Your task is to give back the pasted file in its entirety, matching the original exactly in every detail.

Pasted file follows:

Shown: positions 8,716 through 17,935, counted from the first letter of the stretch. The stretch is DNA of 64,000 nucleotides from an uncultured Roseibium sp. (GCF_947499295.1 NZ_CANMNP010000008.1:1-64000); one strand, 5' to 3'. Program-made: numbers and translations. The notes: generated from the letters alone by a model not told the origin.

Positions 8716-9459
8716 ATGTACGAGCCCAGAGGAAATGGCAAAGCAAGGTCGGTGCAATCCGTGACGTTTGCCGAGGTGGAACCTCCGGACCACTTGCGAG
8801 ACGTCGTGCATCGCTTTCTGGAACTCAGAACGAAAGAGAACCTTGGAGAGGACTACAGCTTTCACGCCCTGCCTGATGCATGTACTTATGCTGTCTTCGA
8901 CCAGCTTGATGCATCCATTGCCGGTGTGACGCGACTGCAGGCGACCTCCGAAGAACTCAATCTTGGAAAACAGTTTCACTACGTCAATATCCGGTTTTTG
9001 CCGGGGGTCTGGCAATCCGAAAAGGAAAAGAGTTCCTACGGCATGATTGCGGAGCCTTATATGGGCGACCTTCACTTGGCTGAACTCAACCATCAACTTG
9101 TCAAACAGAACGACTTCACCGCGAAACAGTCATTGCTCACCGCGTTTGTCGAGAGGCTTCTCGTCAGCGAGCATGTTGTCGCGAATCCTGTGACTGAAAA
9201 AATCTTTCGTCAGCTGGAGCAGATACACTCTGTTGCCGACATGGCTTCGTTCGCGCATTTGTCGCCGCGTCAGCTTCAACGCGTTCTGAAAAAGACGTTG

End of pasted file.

Shown: positions 8,716 through 17,935, counted from the first letter of the stretch. The stretch is DNA of 64,000 nucleotides from an uncultured Roseibium sp. (GCF_947499295.1 NZ_CANMNP010000008.1:1-64000); one strand, 5' to 3'. Program-made: numbers and translations. The notes: generated from the letters alone by a model not told the origin.

Positions 8716-9459
8716 ATGTACGAGCCCAGAGGAAATGGCAAAGCAAGGTCGGTGCAATCCGTGACGTTTGCCGAGGTGGAACCTCCGGACCACTTGCGAG
8801 ACGTCGTGCATCGCTTTCTGGAACTCAGAACGAAAGAGAACCTTGGAGAGGACTACAGCTTTCACGCCCTGCCTGATGCATGTACTTATGCTGTCTTCGA
8901 CCAGCTTGATGCATCCATTGCCGGTGTGACGCGACTGCAGGCGACCTCCGAAGAACTCAATCTTGGAAAACAGTTTCACTACGTCAATATCCGGTTTTTG
9001 CCGGGGGTCTGGCAATCCGAAAAGGAAAAGAGTTCCTACGGCATGATTGCGGAGCCTTATATGGGCGACCTTCACTTGGCTGAACTCAACCATCAACTTG
9101 TCAAACAGAACGACTTCACCGCGAAACAGTCATTGCTCACCGCGTTTGTCGAGAGGCTTCTCGTCAGCGAGCATGTTGTCGCGAATCCTGTGACTGAAAA
9201 AATCTTTCGTCAGCTGGAGCAGATACACTCTGTTGCCGACATGGCTTCGTTCGCGCATTTGTCGCCGCGTCAGCTTCAACGCGTTCTGAAAAAGACGTTG